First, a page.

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Significant increase of "polarisation" in Swedish newspapers

A highlighted word in a newspaper extract.

The frequency of the word "polarisation" in Swedish news media increased by 300% between 2010 and 2021. In the same period, the term's definition evolved, and its contextual meaning would differ depending on whether the context was Swedish or American.

Nils Gustafsson and Anamaria Dutceac Segesten contributed to an article studying the use of the word "polarisation" in Swedish newspapers and magazines in the 2010s by combining rhetorical analysis and computational methods. The term increased four-fold in use in print media between 2010 and 2021, occurring almost 33,000 times. The increase was particularly apparent in 2016, coinciding with the United States presidential election and the arrival of a comparatively large number of refugees from Syria to Europe.

The researchers found that the meaning of polarisation changed gradually over the 2010s. At the beginning of the decade, writers used it to describe specific situations or debates characterized by conflict. From 2016, the meaning of the word became vaguer and more ambiguous, and polarisation instead became a way to amplify narratives rhetorically.

"… understood as a trait of contemporary society, it can divert attention from the realities of conflict. Used in this manner, the term can shape the view of conflicts as expressions of polarisation, rather than polarisation as the expression of material or political disparities," write the researchers.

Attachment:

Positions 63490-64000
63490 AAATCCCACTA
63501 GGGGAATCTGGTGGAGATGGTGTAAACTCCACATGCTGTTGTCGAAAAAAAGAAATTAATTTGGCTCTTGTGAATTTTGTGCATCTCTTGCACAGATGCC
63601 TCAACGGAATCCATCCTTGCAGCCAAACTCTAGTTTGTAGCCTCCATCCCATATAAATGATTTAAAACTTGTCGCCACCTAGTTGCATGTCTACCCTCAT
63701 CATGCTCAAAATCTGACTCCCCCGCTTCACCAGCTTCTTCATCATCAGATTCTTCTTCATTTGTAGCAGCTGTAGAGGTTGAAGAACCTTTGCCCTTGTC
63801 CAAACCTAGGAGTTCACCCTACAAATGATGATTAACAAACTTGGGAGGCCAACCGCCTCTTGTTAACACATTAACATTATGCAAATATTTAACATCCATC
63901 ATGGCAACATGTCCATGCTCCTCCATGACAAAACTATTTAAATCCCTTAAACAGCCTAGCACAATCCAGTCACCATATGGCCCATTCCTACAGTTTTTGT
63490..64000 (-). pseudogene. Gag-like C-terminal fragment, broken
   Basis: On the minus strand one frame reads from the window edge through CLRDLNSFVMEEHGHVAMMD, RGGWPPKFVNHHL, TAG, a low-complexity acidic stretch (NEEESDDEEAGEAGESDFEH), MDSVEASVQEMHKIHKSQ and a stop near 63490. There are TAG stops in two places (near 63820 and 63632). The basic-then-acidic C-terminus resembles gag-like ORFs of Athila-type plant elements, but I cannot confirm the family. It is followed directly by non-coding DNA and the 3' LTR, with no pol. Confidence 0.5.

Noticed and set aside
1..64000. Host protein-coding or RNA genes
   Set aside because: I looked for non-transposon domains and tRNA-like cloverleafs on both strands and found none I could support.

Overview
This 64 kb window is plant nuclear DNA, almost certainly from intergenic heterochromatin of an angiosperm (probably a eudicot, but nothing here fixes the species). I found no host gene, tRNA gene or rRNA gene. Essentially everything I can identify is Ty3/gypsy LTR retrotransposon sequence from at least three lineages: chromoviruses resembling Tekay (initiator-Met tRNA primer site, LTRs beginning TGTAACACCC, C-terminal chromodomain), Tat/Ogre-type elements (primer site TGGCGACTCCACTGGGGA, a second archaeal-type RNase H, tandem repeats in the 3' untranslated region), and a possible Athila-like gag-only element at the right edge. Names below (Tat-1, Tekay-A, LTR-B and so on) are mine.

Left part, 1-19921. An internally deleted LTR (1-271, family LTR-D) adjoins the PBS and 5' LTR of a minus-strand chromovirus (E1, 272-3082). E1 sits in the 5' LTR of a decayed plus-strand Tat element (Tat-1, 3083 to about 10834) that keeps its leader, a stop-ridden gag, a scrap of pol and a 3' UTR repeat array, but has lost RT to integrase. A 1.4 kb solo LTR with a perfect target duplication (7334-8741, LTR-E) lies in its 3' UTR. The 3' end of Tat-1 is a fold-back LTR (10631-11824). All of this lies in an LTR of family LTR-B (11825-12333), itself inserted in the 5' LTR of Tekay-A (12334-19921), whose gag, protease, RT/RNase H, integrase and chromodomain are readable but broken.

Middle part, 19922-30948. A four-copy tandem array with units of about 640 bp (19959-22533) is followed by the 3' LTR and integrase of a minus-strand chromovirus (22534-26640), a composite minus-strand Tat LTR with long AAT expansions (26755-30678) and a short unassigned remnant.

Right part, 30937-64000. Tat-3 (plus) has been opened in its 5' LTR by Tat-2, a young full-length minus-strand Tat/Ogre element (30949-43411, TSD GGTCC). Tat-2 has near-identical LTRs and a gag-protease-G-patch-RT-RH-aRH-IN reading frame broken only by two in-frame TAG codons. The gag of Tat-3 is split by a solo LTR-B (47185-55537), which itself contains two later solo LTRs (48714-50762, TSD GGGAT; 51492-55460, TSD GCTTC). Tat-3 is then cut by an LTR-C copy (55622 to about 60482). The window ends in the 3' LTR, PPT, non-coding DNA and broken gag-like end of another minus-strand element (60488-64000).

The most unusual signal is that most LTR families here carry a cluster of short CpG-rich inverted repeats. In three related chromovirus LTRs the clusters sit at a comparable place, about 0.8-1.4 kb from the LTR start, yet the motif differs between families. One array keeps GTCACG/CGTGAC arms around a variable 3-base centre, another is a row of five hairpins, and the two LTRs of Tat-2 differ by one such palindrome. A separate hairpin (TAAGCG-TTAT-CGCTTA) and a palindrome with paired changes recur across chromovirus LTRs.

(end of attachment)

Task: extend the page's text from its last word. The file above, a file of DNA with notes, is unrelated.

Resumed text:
About half the time, Swedish media used polarisation in contexts of American politics. The rest of the occurrences concerned all other countries or related to Swedish politics.

The researchers studied the meanings Swedish newspapers assign to polarisation and how writers use it. The study found a clear distinction between how Swedish writers use the word depending on whether the text concerns an issue in the United States or Sweden. In stories on American society and politics, the language framed polarisation as affective, expressing negative opinions of political opponents and outgroups. Newspaper content on political and social issues in Sweden commonly framed polarisation as an ideological distance between policy preferences.

"We can conclude that Swedish media coverage most prominently depicts the US as a locus of polarisation, and that it describes American polarisation as primarily affective. In contrast, Swedish politics is not framed as being as polarised as in the US; when occurring, polarisation in Sweden happens along issue lines such as the income cleavage or immigration," write the researchers.


Read the article "The uses of the term polarisation in Swedish newspapers, 2010–2021" on